Next, despite what a few so-called "pro-gun" activists have argued, this bill would not create a federal licensing or registration system, nor would it establish a minimum federal standard for carry permits. Rather, it would require the states to recognize each others' carry permits, just as they recognize driver's licenses and carry permits held by armored car guards. Unfortunately, these self-proclaimed "gun rights" supporters, who have no active lobbying presence in any legislature, have an agenda that has very little to do with promoting the interests of gun owners. Here are the FACTS about a few of their claims:
Myth: H.R. 822 would involve the federal bureaucracy in setting standards for carry permits, resulting in "need" requirements, higher fees, waiting periods, national gun owner registration, or worse.
FACT: H.R. 822 doesn't require-or even authorize-any such action by any federal agency. In fact, since it would amend the Gun Control Act, it would fall under a limitation within that law that authorizes "only such rules and regulations as are necessary to carry out" the GCA's provisions. No federal rules or regulations would be needed to implement H.R. 822, which simply overrides certain state laws.
Myth: H.R. 822 would destroy permitless carry systems such as those in Arizona, Alaska, Vermont and Wyoming.
FACT: H.R. 822 would have absolutely no effect on how the permitless carry states' laws work within those states. For residents of Arizona, Alaska and Wyoming, where permits are not required but remain available under state law, H.R. 822 would make those permits valid in all states that issue permits to their own residents. Residents of Vermont, where no permits are issued or required, could obtain nonresident permits from other states to enjoy the benefits of H.R. 822.
Myth: If H.R. 822 moved through the legislative process, it would be subject to anti-gun amendments.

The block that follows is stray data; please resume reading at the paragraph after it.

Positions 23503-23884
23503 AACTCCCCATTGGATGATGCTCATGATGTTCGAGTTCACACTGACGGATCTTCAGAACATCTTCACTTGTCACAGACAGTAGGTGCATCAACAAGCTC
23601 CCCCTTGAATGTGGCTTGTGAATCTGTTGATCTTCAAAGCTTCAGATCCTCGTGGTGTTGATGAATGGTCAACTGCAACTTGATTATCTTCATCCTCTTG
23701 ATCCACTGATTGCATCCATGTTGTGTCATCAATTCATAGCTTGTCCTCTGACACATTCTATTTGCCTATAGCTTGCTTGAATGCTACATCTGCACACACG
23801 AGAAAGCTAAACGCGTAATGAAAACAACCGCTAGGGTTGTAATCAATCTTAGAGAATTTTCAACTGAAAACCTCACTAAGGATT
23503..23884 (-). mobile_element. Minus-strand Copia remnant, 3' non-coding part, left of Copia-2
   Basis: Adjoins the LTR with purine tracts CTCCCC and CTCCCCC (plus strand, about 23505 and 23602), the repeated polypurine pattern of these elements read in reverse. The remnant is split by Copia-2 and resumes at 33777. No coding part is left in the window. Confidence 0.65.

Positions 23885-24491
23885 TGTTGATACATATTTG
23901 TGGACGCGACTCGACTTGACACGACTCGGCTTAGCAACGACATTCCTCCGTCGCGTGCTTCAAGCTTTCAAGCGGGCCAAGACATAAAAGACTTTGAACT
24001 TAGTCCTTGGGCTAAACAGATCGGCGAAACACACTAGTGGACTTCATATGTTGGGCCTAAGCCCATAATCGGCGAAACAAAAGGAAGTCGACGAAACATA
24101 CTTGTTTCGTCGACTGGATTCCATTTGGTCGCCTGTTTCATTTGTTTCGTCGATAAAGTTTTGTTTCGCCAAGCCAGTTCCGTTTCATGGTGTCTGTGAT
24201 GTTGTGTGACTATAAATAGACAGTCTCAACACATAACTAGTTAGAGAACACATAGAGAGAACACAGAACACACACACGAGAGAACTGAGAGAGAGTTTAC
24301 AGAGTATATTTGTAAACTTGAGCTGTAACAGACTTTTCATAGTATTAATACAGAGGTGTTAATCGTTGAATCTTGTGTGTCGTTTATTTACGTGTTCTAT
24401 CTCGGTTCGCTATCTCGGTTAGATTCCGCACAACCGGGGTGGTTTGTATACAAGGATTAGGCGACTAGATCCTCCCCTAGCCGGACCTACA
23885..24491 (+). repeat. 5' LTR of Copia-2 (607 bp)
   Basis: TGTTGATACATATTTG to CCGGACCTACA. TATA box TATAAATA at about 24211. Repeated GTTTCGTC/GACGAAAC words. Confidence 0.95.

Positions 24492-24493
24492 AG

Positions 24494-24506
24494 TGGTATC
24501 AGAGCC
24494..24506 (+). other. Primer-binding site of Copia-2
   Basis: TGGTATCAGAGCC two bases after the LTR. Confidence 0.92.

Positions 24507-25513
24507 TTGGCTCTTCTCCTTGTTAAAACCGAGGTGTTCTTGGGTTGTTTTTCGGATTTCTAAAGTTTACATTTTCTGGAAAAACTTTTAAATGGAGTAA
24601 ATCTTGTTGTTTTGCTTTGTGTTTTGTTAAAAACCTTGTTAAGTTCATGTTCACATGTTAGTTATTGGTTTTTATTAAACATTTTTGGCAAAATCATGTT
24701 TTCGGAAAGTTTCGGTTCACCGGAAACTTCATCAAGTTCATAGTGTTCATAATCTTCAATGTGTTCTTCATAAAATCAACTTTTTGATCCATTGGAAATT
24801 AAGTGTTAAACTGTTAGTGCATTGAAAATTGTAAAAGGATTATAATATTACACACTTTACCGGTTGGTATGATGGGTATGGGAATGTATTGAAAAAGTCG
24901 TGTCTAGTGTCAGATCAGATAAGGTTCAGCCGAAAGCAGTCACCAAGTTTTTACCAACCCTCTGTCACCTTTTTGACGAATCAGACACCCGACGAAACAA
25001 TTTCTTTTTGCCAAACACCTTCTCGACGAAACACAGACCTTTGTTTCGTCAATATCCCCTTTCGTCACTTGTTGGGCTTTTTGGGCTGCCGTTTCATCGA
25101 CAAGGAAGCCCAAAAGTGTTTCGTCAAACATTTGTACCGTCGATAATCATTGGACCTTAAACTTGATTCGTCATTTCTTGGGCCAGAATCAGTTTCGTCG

TRUTH: By this logic, neither NRA, nor any other pro-gun group, should ever promote any pro-gun reform legislation. But inaction isn't an option for those of us who want to make positive changes for gun owners. Instead, we know that by careful vote counting and strategic use of legislative procedure, anti-gun amendments can be avoided or defeated.
H.R. 822 is a good bill for gun owners. Don't listen to false or misleading accusations; instead, read the bill and our fact sheet explaining its provisions. Then, please contact your member of Congress and urge him or her to support the earliest possible consideration of H.R. 822 this year

henschman
November 15, 2011, 11:30 AM
This law would force all states to recognize permits issued by any state. It would basically have the effect of making every state like Oklahoma, which has full reciprocity. So it would allow everyone in the nation to get a non-resident permit from the state with the least requirements (probably Maine, where you don't have to give fingerprints, you can do a 20 minute online gun safety class to satisfy the training requirement, and it only costs $60), and every state in the union would have to honor it. Or am I missing something?

Birch Knoll
November 15, 2011, 11:54 AM
So it would allow everyone in the nation to get a non-resident permit from the state with the least requirements (probably Maine, where you don't have to give fingerprints, you can do a 20 minute online gun safety class to satisfy the training requirementSay what? This is what Maine requires for handgun safety training:

Demonstrates to the issuing authority a knowledge of handgun safety.
The applicant may fully satisfy this requirement by submitting to the issuing
authority, through documentation in accordance with this subparagraph, proof
that the applicant has within 5 years prior to the date of application completed a
course that included handgun safety offered by or under the supervision of a
federal, state, county or municipal law enforcement agency or a firearms
instructor certified by a private firearms association recognized as
knowledgeable in matters of firearms safety by the issuing authority or by the
state in which the course was taken. A course completion certificate or other
document, or a photocopy, is sufficient if it recites or otherwise demonstrates that
the course meets all of the requirements of this subparagraphGenerally, this means a course taught by an NRA-certified instructor, conducted to NRA standards. The last time I took one, it was probably 5 or 6 hours long.

Who's giving 20-minute online courses?

ConstitutionCowboy
November 15, 2011, 11:58 AM
After what Sky posted, this bears repeating:

To Whom It May Concern: